doi:10.1016/j.ygeno.2009.10.004
PMCID: PMC2824108  PMID: 19909804
Bacterial artificial chromosome; NOD/MrkTac; NOD/ShiLtJ; Mouse genome; Non-obese diabetic (NOD); Type 1 diabetes; T1D; Insulin-dependent diabetes; IDD
22.  The genome of the blood fluke Schistosoma mansoni 
Nature  2009;460(7253):352-358.
Schistosoma mansoni is responsible for the neglected tropical disease schistosomiasis that affects 210 million people in 76 countries. We report here analysis of the 363 megabase nuclear genome of the blood fluke. It encodes at least 11,809 genes, with an unusual intron size distribution, and novel families of micro-exon genes that undergo frequent alternate splicing. As the first sequenced flatworm, and a representative of the lophotrochozoa, it offers insights into early events in the evolution of the animals, including the development of a body pattern with bilateral symmetry, and the development of tissues into organs. Our analysis has been informed by the need to find new drug targets. The deficits in lipid metabolism that make schistosomes dependent on the host are revealed, while the identification of membrane receptors, ion channels and more than 300 proteases, provide new insights into the biology of the life cycle and novel targets. Bioinformatics approaches have identified metabolic chokepoints while a chemogenomic screen has pinpointed schistosome proteins for which existing drugs may be active. The information generated provides an invaluable resource for the research community to develop much needed new control tools for the treatment and eradication of this important and neglected disease.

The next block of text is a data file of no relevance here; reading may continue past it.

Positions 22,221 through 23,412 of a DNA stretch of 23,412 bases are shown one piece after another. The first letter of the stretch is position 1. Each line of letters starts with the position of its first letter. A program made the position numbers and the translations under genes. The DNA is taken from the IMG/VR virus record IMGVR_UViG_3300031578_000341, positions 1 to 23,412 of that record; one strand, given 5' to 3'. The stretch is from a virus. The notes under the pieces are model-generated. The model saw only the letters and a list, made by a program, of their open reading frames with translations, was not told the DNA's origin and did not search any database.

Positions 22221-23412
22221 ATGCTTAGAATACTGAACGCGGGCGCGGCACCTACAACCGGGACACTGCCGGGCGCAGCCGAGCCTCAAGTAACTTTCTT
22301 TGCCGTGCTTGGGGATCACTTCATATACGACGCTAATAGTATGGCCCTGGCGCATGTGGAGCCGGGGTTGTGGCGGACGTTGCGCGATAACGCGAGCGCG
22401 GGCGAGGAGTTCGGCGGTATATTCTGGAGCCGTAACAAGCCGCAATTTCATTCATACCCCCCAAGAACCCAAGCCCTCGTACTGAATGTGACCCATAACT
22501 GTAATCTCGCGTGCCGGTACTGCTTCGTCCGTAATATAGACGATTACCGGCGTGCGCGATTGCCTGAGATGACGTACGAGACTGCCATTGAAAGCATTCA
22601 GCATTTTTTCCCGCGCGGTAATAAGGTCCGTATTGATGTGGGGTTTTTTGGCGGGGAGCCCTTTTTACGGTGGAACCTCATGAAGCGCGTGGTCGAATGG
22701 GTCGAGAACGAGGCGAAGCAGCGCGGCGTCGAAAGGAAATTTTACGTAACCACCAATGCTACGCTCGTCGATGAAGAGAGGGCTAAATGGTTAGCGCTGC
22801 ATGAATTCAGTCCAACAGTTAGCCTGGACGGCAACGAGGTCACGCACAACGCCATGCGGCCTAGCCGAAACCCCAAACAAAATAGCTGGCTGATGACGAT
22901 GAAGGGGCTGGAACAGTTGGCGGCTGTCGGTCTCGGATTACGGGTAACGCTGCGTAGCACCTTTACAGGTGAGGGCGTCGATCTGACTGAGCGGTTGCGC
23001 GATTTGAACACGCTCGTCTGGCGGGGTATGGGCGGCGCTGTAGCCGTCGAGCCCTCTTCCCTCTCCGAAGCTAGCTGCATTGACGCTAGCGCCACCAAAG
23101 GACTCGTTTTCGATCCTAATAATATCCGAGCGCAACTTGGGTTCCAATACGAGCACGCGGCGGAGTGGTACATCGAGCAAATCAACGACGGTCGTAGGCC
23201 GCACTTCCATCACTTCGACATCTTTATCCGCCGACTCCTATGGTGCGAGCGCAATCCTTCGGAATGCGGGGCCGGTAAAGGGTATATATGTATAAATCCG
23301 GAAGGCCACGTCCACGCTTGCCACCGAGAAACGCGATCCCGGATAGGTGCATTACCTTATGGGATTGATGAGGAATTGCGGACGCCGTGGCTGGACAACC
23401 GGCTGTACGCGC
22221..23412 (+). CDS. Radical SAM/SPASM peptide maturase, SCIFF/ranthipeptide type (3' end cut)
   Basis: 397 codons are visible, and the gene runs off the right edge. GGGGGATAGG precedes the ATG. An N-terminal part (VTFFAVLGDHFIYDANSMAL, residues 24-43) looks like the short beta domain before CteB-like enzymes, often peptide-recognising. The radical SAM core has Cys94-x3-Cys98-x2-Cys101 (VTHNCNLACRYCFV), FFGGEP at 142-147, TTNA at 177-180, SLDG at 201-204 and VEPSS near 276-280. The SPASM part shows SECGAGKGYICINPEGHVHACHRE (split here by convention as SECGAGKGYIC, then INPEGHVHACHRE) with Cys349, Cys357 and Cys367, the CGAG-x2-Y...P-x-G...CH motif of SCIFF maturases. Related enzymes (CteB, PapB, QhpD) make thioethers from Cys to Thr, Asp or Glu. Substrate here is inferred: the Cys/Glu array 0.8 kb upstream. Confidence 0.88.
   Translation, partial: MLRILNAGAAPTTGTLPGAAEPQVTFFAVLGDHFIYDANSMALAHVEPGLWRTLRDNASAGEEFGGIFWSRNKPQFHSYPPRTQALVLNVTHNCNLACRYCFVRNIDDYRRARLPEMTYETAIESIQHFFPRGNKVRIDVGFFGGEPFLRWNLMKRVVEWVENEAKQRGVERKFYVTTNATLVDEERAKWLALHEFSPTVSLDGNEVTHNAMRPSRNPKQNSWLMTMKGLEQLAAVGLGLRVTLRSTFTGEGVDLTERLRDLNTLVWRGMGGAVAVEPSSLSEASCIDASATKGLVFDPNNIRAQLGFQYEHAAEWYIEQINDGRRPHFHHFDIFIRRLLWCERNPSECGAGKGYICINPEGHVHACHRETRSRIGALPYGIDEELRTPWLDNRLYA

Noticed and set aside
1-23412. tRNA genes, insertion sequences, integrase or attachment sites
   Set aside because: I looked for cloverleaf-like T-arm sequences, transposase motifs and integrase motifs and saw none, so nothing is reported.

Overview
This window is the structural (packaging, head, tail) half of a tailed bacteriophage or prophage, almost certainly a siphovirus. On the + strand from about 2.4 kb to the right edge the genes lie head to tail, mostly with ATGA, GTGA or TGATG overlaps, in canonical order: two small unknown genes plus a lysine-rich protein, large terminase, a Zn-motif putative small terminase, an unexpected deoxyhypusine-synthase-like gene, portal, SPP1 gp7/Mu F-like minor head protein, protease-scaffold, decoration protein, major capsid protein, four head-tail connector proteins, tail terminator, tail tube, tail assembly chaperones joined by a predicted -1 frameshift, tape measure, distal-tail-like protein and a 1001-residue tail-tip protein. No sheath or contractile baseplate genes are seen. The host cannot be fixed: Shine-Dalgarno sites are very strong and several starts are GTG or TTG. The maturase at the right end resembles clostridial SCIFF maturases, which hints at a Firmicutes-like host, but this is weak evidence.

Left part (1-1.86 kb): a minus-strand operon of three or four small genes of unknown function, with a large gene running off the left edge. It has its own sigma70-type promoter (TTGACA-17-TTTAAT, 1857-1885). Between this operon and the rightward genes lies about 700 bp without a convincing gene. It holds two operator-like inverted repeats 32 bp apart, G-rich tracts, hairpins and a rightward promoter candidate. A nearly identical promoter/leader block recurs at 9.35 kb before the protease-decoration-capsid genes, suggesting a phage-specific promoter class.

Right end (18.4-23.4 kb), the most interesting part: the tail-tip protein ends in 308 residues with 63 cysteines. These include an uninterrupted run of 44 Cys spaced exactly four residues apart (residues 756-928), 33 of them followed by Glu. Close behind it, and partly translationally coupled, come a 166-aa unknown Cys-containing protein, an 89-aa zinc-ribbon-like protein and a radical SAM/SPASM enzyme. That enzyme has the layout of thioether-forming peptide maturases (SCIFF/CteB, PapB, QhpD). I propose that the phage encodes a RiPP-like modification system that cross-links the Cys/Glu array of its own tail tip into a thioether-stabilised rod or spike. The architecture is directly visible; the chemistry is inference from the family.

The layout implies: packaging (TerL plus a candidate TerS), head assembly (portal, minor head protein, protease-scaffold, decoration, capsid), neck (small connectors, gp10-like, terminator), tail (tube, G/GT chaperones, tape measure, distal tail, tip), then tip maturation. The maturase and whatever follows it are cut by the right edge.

doi:10.1038/nature08160
PMCID: PMC2756445  PMID: 19606141
23.  Discovery of Candidate Disease Genes in ENU–Induced Mouse Mutants by Large-Scale Sequencing, Including a Splice-Site Mutation in Nucleoredoxin 
PLoS Genetics  2009;5(12):e1000759.